The Drew Central School Board discussed the new custodial service during its regular board meeting Thursday night.
Superintendent Billy Williams told the board the service the district has been receiving from GCA Service Group has been below the district’s expectations.
“Some of it has been a bumpy road,” he told the board.
Williams said part of the problem is that the contract began on July 1, and much of the work that needed to be completed in June was not finished.
“Really you have to start in June in order to get it all done during the summer,” Williams said. “They started in July.”
He said he believed another part of the problem is that the company inherited many of the same employees that were originally employed by the District.
Board member Jason Cater said that one of his concerns in the beginning was that some of the employees inherited from the District would not change their old habits.
“I was concerned that if they didn’t do a good job for us, they weren’t going to do a good job for them,” Cater said.
Williams agreed by saying, “bottom line is it’s the people that are doing the job.”
Another problem is supplies.
Joy Graham, middle school principal, said she has a wonderful custodian who cleans the building really well, but there’s not enough supplies.
“We have enough paper towels for the restrooms, but we have sinks in our classrooms. We don’t have enough for every classroom to have paper towels,” Graham explained.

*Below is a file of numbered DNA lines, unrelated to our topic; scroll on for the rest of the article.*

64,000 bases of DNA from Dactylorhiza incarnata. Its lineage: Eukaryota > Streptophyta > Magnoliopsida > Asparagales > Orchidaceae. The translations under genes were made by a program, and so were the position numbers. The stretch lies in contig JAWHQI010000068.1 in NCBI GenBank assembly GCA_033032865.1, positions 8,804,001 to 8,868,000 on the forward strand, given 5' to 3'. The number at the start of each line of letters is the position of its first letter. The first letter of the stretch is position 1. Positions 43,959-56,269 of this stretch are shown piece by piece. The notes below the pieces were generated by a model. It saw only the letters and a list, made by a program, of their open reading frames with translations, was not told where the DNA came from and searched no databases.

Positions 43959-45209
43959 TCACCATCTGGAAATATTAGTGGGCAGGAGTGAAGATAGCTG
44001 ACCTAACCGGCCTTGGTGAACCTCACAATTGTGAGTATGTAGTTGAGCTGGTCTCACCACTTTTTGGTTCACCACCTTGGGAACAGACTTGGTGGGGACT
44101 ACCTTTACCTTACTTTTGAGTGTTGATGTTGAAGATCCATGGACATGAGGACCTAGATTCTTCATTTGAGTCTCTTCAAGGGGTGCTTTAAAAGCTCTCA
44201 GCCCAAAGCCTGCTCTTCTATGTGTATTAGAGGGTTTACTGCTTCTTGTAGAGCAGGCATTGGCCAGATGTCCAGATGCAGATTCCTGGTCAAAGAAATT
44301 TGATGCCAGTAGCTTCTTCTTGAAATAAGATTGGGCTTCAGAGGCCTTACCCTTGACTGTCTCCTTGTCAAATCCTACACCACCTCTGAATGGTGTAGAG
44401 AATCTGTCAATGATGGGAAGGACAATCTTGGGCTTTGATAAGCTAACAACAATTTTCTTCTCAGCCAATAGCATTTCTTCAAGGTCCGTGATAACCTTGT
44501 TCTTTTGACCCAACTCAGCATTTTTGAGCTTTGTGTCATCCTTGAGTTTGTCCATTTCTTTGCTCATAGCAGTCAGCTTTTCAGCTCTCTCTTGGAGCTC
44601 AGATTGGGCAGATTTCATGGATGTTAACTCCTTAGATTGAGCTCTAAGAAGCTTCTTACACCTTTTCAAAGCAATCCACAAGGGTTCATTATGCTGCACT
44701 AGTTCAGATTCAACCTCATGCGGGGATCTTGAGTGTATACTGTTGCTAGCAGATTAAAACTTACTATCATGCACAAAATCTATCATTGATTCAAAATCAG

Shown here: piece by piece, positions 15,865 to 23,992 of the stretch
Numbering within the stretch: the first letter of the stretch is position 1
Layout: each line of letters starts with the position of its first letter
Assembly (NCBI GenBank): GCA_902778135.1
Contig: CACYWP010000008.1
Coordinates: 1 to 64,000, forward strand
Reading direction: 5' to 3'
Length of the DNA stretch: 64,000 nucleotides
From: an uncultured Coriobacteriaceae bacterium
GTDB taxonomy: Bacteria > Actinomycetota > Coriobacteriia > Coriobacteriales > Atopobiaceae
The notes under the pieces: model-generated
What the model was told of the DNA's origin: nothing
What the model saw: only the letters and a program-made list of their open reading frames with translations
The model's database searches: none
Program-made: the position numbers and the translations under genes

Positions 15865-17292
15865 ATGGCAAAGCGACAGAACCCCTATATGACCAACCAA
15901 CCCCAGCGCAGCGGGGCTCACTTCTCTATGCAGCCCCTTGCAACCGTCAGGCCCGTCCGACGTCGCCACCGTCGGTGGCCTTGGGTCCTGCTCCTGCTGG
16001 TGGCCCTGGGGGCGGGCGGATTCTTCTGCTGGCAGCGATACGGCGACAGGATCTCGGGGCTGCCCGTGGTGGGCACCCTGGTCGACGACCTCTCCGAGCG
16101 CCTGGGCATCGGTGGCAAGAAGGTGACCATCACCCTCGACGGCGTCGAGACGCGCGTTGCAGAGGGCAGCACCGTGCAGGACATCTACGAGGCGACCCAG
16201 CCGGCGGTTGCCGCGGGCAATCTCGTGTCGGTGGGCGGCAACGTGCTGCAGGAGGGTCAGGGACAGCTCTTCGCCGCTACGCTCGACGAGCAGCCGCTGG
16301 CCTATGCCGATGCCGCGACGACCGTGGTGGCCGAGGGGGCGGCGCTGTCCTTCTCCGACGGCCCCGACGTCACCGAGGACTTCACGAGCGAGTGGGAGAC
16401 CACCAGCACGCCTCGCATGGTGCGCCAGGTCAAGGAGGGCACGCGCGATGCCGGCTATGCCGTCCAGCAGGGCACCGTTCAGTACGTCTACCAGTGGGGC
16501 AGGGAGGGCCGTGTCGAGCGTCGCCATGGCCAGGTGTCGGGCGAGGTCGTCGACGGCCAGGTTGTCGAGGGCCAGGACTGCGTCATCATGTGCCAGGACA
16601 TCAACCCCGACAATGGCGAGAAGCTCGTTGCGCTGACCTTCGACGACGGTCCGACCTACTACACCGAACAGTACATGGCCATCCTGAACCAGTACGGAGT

Graham also brought up another issue—substitutes.
“They said that they had plenty of subs, but what they do is bring other custodians from other buildings. I have yet to see a sub,” Graham said.
Deborah West, pre-k director, said her building had a toilet to overflow and she immediately called for a custodian. Some time later they sent someone to plunge it but, West said she and her staff had already plunged it and water continued to flow onto the floor. A custodian never came throughout the entire situation.
“It was a good thing it was during our recess,” West said. “Or we’d had preschoolers walking around in toilet water.
Board President Rene Knowles instructed Williams to tell GCA to fix the problems.
“We hired this company to take care of this, we want this company to fix it,” she said.
Knowles said she doesn’t care how the company corrects the issue; she just wants them fixed.
Cater added that the building principals should not have to hover over the custodial staff.
“That’s part of the reason we decided to outsource; so they would have a supervisor,” Cater said.
Laura Whitaker said she agreed with Cater and Knowles.
“Teachers and principals shouldn’t have to be constantly cleaning things up. They are busy shaping and molding students,” Whitaker said.
Should the problems not be fixed, Williams said the contract has a clause where the school can put them on notice that they aren’t performing as expected. If they still don’t perform as indicated in the contract, the district could sever ties with the company.
“I want this to work,” Knowles said. “But they are going to have to do what is expected of them.”